Tickets and Arrests (on The Strip)

By Brandon Summers | July 3, 2019
Updated February 2020

Busking can be fun, rewarding, as well as challenging at times; and the last thing any street performer wants is a citation from Metro (LVMPD). But sadly, it happens. If you’re especially unlucky, you could end up in jail.

During my nine years street performing on The Strip, tickets were rare— arrests more so. But the game changed in late 2012. Casinos, Clark County commissioners, and Las Vegas Metropolitan Police Department decided that it was time to “clean-up” The Strip— a move justified by a $581,000 pedestrian study. That meant that the hammer was coming down on the homeless, panhandlers, water vendors, smut peddlers, and street performers. County ordinances were either introduced or revised to make life harder for the aforementioned groups (referred to as “non-permanent obstructions” in the publicly-funded traffic study). Police used to walk by me and give a nod; but in 2013, their behavior shifted to semi-regular stops. Since 2011, I’ve received five eight citations— two of which landed me in jail overnight.

In my opinion, late 2016 was the beginning of a new era of draconian enforcement by LVMPD that was especially bad for musicians on The Strip. Prior to this period, musicians were not threatened with having their instruments impounded as evidence; but police added this strategy to their toolbox. I heard rumors of Metro confiscating instruments and costumes around 2017, and then it happened to me in September 2018.

Why Do Tickets Happen?

On the Las Vegas Strip, “obstructive use of sidewalk” 16.11.070 is the most commonly issued citation by LVMPD. Metro has been instructed to crack-down on performers who have anything on the ground. Musicians who use amplifiers are especially vulnerable. The first encounter with police is typically a verbal warning. The second could be a written warning or a ticket. Repeated encounters usually result in tickets and/or arrest.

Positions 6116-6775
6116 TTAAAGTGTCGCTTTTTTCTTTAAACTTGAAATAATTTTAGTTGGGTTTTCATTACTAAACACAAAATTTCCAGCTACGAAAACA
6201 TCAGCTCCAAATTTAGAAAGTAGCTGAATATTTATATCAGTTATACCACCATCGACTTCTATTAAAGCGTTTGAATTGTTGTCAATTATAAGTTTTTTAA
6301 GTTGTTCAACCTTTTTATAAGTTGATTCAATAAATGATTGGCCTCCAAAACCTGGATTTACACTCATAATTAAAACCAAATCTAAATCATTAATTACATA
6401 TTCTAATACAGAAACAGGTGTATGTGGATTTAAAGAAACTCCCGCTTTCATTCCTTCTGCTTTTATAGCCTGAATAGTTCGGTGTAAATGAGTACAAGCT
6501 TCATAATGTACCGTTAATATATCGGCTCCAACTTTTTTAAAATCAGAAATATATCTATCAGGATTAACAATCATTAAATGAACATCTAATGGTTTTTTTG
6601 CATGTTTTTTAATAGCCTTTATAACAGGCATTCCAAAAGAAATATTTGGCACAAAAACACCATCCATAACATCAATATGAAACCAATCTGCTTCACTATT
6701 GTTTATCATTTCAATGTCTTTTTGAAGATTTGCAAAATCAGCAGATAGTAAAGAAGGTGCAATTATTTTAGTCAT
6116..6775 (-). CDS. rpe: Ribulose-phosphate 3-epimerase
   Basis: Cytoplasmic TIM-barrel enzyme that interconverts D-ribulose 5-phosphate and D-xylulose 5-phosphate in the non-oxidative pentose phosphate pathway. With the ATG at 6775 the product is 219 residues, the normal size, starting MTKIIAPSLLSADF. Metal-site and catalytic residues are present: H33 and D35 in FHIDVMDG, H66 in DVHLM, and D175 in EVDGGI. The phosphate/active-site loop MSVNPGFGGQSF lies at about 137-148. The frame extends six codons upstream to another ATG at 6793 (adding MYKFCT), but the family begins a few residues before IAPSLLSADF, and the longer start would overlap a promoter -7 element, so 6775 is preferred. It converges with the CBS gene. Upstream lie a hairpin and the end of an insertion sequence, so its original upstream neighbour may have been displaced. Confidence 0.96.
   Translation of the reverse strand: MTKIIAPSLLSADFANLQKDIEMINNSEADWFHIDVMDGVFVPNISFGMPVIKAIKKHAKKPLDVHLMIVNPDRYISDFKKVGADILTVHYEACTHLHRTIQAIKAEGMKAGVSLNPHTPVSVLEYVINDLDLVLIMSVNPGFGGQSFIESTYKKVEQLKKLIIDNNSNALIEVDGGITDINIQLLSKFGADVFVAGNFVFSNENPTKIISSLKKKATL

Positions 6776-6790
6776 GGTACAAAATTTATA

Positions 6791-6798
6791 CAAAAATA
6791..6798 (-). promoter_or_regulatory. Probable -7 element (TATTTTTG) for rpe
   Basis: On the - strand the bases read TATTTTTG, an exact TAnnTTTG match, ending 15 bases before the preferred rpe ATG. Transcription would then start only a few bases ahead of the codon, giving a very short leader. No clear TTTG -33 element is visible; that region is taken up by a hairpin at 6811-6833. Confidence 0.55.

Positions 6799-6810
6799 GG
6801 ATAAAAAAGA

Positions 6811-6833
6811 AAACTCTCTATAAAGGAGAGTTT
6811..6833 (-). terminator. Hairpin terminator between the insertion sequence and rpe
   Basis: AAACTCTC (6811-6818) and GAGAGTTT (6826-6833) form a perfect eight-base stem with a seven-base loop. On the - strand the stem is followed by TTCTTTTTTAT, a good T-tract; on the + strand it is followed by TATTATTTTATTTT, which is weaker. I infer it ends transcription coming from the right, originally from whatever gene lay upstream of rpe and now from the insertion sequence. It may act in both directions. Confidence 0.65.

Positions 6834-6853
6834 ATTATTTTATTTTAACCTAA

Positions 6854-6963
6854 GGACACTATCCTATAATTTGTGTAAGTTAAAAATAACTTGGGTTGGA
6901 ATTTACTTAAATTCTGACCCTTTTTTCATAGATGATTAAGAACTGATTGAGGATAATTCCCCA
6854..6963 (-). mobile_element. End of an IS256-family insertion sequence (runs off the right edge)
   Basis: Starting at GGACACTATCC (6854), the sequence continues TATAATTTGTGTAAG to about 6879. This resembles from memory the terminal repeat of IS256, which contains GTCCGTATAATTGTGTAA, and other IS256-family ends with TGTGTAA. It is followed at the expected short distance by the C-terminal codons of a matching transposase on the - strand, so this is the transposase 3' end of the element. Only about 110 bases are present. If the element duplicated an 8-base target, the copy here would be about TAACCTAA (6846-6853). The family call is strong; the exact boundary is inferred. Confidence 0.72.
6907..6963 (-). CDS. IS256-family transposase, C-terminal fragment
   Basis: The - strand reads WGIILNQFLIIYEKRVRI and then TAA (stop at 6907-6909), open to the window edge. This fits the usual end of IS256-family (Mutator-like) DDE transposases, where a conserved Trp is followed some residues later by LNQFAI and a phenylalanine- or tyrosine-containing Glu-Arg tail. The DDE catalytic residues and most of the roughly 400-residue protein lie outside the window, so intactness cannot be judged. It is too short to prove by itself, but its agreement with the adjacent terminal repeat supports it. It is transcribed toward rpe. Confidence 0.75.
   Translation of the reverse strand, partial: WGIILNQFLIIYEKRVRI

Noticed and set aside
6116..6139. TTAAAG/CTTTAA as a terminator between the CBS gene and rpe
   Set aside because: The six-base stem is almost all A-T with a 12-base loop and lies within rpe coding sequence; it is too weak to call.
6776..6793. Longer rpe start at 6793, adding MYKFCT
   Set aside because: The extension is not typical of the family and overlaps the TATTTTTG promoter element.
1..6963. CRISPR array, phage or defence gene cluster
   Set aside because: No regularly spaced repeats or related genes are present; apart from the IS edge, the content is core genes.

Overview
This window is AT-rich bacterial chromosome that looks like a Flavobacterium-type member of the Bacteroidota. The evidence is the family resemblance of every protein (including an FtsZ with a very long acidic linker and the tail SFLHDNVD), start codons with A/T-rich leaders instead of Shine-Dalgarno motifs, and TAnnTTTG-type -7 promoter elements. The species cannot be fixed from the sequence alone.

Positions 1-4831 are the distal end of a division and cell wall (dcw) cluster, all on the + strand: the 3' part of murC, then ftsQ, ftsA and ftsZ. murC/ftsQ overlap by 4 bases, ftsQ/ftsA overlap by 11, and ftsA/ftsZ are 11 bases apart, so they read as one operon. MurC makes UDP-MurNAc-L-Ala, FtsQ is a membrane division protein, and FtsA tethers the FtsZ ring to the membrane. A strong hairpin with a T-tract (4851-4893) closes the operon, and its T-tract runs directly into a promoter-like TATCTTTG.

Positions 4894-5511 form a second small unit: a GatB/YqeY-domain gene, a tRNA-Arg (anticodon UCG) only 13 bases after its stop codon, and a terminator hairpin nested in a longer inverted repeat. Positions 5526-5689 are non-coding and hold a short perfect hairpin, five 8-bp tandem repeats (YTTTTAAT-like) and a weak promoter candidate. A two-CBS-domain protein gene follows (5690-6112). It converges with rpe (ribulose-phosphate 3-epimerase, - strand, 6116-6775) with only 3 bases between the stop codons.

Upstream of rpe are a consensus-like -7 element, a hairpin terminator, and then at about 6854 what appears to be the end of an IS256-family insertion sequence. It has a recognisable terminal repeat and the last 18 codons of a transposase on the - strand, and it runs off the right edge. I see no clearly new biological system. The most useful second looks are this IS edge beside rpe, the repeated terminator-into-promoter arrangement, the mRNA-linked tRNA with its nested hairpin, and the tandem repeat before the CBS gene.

What happens if I get a ticket?

Seek legal counsel as soon as possible. These citations are criminal infractions, not civil or traffic. You and/or your attorney will have to appear in court at least once, but expect to appear in court a few times over several months until your case is closed.

Why Arrests Happen?

Arrests are a step above tickets and bench warrants, multiple “priors”, and heated arguments with police officers increase one’s chances of taking a trip to Clark County Detention Center (CCDC).

A “prior” is a citation that appears on your criminal record when an officer runs your name, ID, and social security number. Keep in mind that these tickets are criminal, including the tickets that direct you to Community Impact Court.

A bench warrant is issued when you miss your court date(s). Don’t miss your court date(s).

Your initial appearance court date should appear on your ticket.

What happens if I get arrested?

You will be transported to Clark County Detention Center (CCDC) where you will be processed (fingerprints, mugshot) and placed in a holding cell. The amount of time you spend in jail depends on many factors (which I will not get into). An OR release (“own recognizance”) is the best case scenario. A Class II booking is the fast track to an OR release (“getting OR’ed“), and results in a release within a few hours. Otherwise, you will remain in jail until you are seen by a judge (on a weekday). In this case, the only way to be released prior to seeing a judge is bail. To learn more about bailing out, visit the Jail, Bail, Impound page.

If your instrument or other property was impounded, you will not received it upon release. It will have a new home at the LVMPD Evidence Vault. Visit the Jail, Bail, Impound page for more details.

Best of luck!

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